Sunday, 20 December 2009

The loneliness of conscience

Last week I posted a quote from some editing I was doing to my facbook page. Written by Alison Phipps who is a member of the Iona community, you'll be able to find the quote in the new year in a book called "telling Peace" linked to the Advent resources which the WCC has put online. The book is about story-telling as a way of encouraging peace-building, story telling as a way of overcoming the violence inherent in our lives.
The quote I put on my facebook status was "I worry for the colleague I found in tears at his desk, overwhelmed, just utterly overwhelmed by the unrelenting slaveries of unmeetable deadlines, inflexible colleagues, the loneliness of conscience."
That phrase "the loneliness of conscience" really struck a chord with me as I know that it did with another friend who has gone through a very difficult time.
In terms of leadership and of organisational systems the loneliness of conscience is quite a challenge. How do you encourage "conscience" in and among colleagues? If an organisation relies upon "lonely conscience" is this actually a way of scapegoating people, pushing work downwards onto those already doing too much? I have also been thinking about Social Darwinist ideas and how it is very easy for work place structures to passively fall back on social darwinist ways of operating when there is not sufficient relational trust in the systems. Making life for the lonely conscientious individual even more difficult.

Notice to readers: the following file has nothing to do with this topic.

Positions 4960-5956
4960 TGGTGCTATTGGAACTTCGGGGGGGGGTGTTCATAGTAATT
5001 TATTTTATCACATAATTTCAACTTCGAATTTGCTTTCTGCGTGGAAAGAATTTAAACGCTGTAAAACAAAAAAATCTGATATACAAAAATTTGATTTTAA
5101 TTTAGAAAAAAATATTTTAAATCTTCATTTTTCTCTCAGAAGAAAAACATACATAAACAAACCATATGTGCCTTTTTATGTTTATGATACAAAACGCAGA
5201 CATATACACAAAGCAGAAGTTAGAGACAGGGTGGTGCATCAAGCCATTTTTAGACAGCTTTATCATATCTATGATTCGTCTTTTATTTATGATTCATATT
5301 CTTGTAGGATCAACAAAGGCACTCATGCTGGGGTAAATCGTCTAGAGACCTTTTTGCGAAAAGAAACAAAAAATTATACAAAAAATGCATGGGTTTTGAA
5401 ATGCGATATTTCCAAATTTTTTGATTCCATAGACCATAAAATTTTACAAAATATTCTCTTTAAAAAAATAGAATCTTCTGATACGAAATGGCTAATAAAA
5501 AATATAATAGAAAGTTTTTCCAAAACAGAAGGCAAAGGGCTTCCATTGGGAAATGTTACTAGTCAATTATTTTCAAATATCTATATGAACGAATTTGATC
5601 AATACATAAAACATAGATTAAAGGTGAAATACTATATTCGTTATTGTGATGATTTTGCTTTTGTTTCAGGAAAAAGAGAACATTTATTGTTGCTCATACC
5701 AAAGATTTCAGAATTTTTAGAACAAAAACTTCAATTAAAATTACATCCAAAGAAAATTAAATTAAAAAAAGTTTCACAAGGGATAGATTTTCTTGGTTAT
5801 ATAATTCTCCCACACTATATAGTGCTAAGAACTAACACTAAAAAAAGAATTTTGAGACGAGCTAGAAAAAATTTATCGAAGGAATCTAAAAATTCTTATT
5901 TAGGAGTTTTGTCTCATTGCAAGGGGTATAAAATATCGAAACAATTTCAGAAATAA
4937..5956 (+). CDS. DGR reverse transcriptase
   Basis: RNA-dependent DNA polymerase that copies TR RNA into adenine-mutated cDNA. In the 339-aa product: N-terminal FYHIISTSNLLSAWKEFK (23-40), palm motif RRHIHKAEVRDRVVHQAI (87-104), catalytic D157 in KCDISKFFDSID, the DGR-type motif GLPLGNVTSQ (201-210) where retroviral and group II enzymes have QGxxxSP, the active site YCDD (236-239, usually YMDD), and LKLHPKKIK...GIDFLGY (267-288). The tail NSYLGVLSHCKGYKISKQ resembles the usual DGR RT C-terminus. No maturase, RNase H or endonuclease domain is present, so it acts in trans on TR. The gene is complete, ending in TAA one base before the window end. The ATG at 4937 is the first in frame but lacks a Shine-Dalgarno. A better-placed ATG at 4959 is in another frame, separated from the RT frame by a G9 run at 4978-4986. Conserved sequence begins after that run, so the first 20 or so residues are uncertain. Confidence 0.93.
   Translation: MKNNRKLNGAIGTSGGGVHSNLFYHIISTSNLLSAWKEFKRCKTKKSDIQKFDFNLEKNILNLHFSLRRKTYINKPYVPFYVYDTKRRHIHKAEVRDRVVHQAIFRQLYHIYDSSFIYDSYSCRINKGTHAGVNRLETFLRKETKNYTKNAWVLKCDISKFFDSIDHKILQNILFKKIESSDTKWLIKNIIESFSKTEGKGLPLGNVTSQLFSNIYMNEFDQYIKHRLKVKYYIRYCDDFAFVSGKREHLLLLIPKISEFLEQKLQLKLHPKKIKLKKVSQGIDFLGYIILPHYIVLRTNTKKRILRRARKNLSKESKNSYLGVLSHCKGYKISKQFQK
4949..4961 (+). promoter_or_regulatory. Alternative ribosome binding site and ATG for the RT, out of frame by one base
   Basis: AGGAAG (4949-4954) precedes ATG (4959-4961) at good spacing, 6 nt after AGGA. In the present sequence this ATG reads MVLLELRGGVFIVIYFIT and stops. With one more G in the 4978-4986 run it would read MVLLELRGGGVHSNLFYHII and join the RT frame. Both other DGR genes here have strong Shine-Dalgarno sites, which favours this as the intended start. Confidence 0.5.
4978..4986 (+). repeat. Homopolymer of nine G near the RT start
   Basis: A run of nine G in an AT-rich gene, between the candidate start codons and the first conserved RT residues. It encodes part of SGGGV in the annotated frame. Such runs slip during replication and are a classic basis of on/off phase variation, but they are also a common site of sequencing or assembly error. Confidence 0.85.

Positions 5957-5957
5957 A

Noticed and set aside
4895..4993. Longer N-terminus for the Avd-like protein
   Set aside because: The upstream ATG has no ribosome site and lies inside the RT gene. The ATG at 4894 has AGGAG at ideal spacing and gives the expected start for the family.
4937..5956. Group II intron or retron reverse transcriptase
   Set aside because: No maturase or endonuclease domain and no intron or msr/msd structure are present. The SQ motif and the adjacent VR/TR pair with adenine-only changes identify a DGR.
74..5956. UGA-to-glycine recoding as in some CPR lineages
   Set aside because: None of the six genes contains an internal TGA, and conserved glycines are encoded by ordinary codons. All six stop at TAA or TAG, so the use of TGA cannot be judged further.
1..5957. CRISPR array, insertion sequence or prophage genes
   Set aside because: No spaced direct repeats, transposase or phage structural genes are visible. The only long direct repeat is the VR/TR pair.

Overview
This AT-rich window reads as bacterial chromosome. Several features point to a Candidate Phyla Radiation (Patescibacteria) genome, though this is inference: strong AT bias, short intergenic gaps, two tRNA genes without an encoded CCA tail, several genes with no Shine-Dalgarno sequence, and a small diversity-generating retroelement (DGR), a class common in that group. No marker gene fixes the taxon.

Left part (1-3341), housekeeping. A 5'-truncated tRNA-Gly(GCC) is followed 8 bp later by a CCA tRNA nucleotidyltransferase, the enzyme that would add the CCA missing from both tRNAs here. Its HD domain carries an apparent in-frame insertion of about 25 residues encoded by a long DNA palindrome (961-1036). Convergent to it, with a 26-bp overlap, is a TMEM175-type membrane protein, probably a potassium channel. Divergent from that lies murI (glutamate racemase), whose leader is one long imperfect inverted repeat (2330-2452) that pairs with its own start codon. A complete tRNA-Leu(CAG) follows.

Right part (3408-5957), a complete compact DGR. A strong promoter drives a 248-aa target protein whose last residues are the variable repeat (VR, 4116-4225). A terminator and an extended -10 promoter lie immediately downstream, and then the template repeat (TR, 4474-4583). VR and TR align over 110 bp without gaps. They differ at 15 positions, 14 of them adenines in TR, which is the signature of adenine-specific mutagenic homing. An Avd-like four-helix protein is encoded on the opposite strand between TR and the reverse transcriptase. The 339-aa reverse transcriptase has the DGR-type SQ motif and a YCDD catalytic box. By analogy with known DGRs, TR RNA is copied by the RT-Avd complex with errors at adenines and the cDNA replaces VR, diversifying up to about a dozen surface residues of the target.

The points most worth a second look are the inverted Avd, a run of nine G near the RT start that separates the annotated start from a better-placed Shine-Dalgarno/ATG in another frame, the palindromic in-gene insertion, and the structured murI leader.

So how do we tell our stories of the workplace in ways that build peace, increase trust and create healthier non social-darwinist organisational strucutures?
The workplace is a professional environment but it is also a social and emotional environment which can end up making individuals very lonely. Telling the stories of the complex places we work in is challenging, it's not just a leadership and management task, it's also a theological task.
"Blessed are those whose conscience is lonely, for the dawn shall rise warmly upon them."